ll engines/engine-1-1/directors/director-1-1-A/hardware/ports/A[0-1]  

 

Clusters – VPLEX Local™ configurations have a single cluster, with a cluster ID of cluster 1. VPLEX Metro™ and VPLEX Geo™ configurations have two clusters with cluster IDs of 1 and 2.

VPlexcli:/clusters/cluster-1/

 

Engines are named <engine-n-n> where the first value is the cluster ID (1 or 2) and the second value is the engine ID (1-4).

VPlexcli:/engines/engine-1-2/

 

Directors are named <director-n-n-n> where the first value is the cluster ID (1 or 2), the second value is the engine ID (1-4), and the third is A or B.

VPlexcli:/engines/engine-1-1/directors/director-1-1-A

 

For objects that can have user-defined names, those names must comply with the following rules:

  • Can contain uppercase and lowercase letters, numbers, and underscores
  • No spaces
  • Cannot start with a number
  • No more than 63 characters

Command and handy commands from my experience are

 

 

 

 


Zert0 Replication

So I’ve been exposed to Zerto for some time now and I’ve been wanting to put a quick write up on it here as it’s a great product that can play a critical role in your DR and BCP planning.

Zerto is a hypervisor-based replication software product that can integrate with your VMWare VSphere virtual platform to provide replication and advanced features for your DR and BCP Plans. From the business perspective it enables I.T. to align their software and systems with the Business Continuity Planning (BCP) and Disaster Recovery (DR) strategies. The biggest thing for me is that when I’ve used Zerto as for hypervisor-based data replication, I have been able to reduce DR complexity and costs and still protect my client’s mission-critical virtualized applications. The downside is that it doesn’t really touch or allow for your legacy or dedicated hardware or SAN based CIFS shares to be replicated. Both of these have given me grief and in some cases can be a major issue.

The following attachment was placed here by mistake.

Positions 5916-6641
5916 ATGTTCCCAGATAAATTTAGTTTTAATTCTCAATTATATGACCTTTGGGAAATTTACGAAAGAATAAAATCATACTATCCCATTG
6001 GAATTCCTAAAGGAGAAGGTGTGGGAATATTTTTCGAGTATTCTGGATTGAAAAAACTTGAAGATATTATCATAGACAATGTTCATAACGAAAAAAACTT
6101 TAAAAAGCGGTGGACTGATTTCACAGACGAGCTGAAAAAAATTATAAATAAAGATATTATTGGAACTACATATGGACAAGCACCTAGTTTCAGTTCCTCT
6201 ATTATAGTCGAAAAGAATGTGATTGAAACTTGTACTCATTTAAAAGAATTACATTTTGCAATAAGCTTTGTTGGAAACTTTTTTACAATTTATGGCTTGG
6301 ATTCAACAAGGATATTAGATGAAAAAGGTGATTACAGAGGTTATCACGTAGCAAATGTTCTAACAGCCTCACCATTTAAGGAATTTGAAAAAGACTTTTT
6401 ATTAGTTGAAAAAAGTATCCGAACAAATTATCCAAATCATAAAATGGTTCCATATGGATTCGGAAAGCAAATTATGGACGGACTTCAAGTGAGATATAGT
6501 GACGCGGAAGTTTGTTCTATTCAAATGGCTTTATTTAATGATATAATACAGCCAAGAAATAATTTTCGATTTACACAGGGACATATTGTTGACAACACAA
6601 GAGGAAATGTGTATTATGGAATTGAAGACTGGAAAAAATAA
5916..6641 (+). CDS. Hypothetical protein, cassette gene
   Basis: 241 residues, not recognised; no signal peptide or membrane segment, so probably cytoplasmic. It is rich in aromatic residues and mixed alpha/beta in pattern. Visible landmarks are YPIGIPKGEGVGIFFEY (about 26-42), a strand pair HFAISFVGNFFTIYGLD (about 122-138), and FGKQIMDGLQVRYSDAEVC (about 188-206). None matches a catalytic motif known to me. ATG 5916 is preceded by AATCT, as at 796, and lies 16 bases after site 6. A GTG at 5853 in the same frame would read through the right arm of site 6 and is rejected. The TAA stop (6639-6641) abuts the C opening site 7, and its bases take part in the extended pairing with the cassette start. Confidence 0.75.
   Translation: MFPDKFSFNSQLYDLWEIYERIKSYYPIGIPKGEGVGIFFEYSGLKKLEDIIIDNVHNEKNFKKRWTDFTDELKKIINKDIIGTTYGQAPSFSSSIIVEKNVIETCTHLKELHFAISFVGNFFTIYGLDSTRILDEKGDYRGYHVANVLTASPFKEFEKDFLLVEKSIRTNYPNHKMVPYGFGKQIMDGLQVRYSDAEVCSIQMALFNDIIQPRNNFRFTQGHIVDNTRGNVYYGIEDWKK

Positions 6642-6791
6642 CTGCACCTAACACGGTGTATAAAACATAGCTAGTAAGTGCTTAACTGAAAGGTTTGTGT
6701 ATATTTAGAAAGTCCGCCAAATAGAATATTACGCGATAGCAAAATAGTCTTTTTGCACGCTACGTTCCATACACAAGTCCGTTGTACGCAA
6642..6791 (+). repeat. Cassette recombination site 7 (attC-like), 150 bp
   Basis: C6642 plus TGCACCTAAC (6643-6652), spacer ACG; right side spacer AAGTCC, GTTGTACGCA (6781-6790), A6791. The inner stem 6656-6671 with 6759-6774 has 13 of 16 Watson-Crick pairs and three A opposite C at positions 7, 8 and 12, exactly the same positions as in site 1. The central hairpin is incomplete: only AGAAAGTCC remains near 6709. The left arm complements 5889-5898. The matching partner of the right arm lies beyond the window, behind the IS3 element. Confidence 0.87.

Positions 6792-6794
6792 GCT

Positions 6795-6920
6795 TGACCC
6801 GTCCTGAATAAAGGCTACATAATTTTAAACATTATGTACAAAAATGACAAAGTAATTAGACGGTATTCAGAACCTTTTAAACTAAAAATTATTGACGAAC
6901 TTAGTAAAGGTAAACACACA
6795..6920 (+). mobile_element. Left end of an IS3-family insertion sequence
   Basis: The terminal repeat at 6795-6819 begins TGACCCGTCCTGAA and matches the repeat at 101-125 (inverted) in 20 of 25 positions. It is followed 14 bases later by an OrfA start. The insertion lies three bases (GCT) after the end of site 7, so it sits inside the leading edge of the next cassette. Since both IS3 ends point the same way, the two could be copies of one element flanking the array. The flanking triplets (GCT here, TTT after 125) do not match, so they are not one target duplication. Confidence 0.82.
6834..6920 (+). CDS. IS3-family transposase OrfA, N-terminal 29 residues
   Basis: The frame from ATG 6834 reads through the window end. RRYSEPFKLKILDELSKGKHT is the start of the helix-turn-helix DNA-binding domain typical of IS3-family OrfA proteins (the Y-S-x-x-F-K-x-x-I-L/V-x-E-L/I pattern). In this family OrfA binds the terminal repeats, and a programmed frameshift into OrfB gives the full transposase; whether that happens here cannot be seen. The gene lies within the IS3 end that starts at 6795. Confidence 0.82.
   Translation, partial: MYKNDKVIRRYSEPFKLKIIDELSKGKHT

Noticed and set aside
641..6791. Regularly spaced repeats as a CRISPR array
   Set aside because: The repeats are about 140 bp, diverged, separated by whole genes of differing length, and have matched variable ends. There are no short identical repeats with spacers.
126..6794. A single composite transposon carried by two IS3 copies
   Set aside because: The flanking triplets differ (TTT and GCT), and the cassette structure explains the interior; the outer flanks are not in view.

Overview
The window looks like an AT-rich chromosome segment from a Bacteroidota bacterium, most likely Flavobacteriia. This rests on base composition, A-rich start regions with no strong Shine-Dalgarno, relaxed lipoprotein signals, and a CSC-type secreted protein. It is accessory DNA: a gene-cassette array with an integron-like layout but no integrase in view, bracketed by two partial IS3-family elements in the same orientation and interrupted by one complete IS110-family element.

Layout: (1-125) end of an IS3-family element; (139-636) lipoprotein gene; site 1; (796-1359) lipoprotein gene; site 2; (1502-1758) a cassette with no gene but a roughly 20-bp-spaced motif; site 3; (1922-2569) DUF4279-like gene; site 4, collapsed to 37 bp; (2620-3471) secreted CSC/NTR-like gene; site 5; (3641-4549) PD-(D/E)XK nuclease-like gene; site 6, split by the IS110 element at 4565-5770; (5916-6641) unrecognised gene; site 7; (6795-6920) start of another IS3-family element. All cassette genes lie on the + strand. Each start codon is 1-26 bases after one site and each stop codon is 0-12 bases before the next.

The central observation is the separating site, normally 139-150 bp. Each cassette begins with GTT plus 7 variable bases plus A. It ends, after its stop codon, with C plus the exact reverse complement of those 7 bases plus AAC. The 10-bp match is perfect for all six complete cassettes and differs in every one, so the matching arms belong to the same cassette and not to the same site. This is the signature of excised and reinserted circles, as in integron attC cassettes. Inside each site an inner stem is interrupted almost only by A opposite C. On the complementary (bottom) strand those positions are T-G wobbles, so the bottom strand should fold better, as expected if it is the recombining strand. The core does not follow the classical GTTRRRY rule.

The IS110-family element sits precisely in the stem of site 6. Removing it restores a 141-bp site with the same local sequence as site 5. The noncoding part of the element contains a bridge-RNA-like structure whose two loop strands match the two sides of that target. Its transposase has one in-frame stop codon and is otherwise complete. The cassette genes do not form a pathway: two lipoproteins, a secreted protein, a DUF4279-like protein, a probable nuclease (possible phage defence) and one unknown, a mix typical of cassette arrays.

Depending on who’s reading this, you may or may not know how insanely complex, quirky and annoying most legacy BCP and DR solutions can be, I’ve seen people quit their jobs over the frustrations and problems caused by systems that just don’t hold up to today’s world of high density and highly virtualised production environments, I’ve also seen numerous clients where there is a substantial difference between the understanding of what I.T. department can provide during a disaster and what the business thinks their I.T. department can do. This gap is a major stressor for I.T. staff and is not normally easy to resolve without major capex and opex costs.

Zerto provides a number of benefits and advantages over dedicated hardware solutions or hosted options

Reduced hardware costs, Zerto is a very powerful product and it is well positioned to take over and leverage existing hardware and slack storage for replication as well as not needing tier 1 high end storage at the replication site.

Reduced complexity and streamline IT operations, Normally I think that companies throw this one out there with anything they sell, however I’ve seen and experienced how much Zerto can reduce the day to day management of DR replication, I’ve also never had clients come back to me months after implementation just to say its great and just works. Zerto really puts a polished and simple interface over the top of what is a very complex process. One of the features that I think people need to have a play with as soon as they start testing this is the Virtual Protection Groups (VPG), I’m frequently working with systems that must be aligned throughout the stack, sometimes as many as 8 to 12 servers for a single instance and frequently with dozens of instances. VPG’s can make life amazingly simple. (Let’s not even talk about how well it plugs into VMware and VSphere, vmotion, DRS, HA and SVM)